When I was young, my mother would loan me a few dollars here and there to buy a toy. It was agreed that I would pay her back when I raided my piggy bank upon arriving home. I always thought she was simply being nice by loaning me the money; I never realized that she was also teaching me a valuable lesson about the world of finance.

Now, looking back, I know that the simple introduction to lending became invaluable as I entered the adult world of personal finance. I learned from my mother's teaching tactic that money loaned is always expected to be paid back.

We're all trying to pay off debt. It's often a part of life that we cannot avoid. But is it so terrible to have debt? Should we avoid all loans and credit cards? Should we pay cash for everything, even those huge purchases that could take ten or twenty years to save for? Not necessarily. Let's take a look at the positives and negatives behind our debts.

The Negatives of Debt

From the time I decided to become an attorney, my brain was always wrapped around the future.  Everything in life was set to mesh well with getting into and succeeding at law school.  That included finances.

Always careful to only take the exact amount of student aide to cover what my scholarships did not, I knew I didn’t like the idea of all that interest accruing.  I didn’t move out, I chose to stay living at home, where I could study, work, and not have to pay rent (plus I like my parents a lot, and staying wasn’t nearly the drag for me as others seemed to think it was).

My mom really enjoys the televisions show "Leverage." Hedge fund managers on the other hand tend to enjoy the financial type of leverage. You've probably heard of terms like "Leveraged Buyouts" on TV, but most of us haven't really though about what leverage means in that context. So, when talking about finance, what is leverage and is it good?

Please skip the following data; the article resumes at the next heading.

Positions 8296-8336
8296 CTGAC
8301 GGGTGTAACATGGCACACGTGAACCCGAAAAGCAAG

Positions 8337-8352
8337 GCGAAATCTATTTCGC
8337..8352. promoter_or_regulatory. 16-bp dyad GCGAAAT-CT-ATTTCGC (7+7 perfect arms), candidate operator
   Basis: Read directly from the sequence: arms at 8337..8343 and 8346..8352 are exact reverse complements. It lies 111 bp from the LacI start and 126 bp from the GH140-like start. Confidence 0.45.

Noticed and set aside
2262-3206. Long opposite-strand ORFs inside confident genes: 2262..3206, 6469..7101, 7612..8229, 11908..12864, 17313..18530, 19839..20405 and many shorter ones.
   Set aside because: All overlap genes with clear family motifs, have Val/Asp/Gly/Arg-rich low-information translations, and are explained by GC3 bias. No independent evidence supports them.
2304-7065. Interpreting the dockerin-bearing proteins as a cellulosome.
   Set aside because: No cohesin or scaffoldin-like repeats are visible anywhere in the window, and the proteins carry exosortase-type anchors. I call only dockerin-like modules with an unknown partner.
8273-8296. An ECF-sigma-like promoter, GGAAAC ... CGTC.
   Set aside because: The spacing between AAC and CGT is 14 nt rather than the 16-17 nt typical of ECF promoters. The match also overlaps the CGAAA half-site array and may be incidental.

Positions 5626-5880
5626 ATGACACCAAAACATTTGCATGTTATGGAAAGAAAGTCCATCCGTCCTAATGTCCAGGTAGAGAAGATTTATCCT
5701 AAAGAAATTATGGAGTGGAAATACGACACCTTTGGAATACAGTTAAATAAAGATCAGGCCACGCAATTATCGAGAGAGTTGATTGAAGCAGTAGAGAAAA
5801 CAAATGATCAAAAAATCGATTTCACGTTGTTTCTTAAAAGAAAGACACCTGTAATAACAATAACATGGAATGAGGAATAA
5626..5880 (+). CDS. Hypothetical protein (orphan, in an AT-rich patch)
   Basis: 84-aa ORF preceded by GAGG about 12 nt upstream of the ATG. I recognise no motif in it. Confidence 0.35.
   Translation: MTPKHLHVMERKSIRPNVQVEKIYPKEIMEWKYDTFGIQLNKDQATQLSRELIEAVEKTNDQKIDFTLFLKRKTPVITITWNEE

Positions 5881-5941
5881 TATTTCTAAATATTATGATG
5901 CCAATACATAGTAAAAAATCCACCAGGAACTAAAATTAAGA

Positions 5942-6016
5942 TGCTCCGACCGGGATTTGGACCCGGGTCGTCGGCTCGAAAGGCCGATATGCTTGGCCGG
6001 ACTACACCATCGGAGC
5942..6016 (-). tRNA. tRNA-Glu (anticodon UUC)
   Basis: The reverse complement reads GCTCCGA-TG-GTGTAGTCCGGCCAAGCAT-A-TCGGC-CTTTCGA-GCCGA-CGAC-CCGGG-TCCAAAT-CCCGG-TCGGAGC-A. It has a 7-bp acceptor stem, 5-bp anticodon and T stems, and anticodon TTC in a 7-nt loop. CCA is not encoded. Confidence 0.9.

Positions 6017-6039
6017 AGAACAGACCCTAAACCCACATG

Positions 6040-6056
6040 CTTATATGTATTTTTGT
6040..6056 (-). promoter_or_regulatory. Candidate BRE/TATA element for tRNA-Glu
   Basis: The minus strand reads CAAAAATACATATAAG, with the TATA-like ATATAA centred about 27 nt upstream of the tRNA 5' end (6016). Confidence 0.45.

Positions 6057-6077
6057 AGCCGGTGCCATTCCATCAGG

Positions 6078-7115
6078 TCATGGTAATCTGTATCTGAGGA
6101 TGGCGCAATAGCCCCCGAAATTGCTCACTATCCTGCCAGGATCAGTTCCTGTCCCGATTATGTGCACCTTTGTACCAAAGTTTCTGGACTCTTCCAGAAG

Leveraging Things

There was never a doubt in my mind that I would go to college. My mom drilled it into my head so much that I was a little flabbergasted by friends who decided to forego the undergraduate experience. Why would anyone decide to skip college? I thought a university education was the only way to get ahead.

Now, older (and wiser? — that’s still up for debate), I see that many of the friends who decided not to attend college don't seem to have paid much of a price for their decision. Their life looks awfully similar to mine, and they don’t earn a lick less than I do.

If you have a child or know any little rugrats, you probably have had some quality, first-hand demos on what it's like to be stubborn.  You know what I'm talking about.  Mom gives a command ("You have to eat one spoonful of peas or it's no dessert for you, little miss!"), and the child who was so angelic all of three minutes ago gets that don't-want-to-can't-make-me glint in her eye and hunkers down for a full-on display that is the very epitome of being hard-headed. 

When I bring up finances with my girlfriends, the first response is usually something like, “Yes, I know. I need to get out of debt.” Sometimes they start complaining about student loans crushing them, and sometimes it's credit cards. Regardless, the outcome is always the same: They think that being debt free is the definition of being financially fit.

We instinctively know what assets and liabilities are, but defining them precisely can help us make better financial decisions. We've looked at assets already, so let's take a look at liabilities.

A liability is a financial term for an obligation to pay something in the future, which typically takes the all-too-familiar form of debt. Anything that you are required to repay at some point becomes a financial liability, including these examples: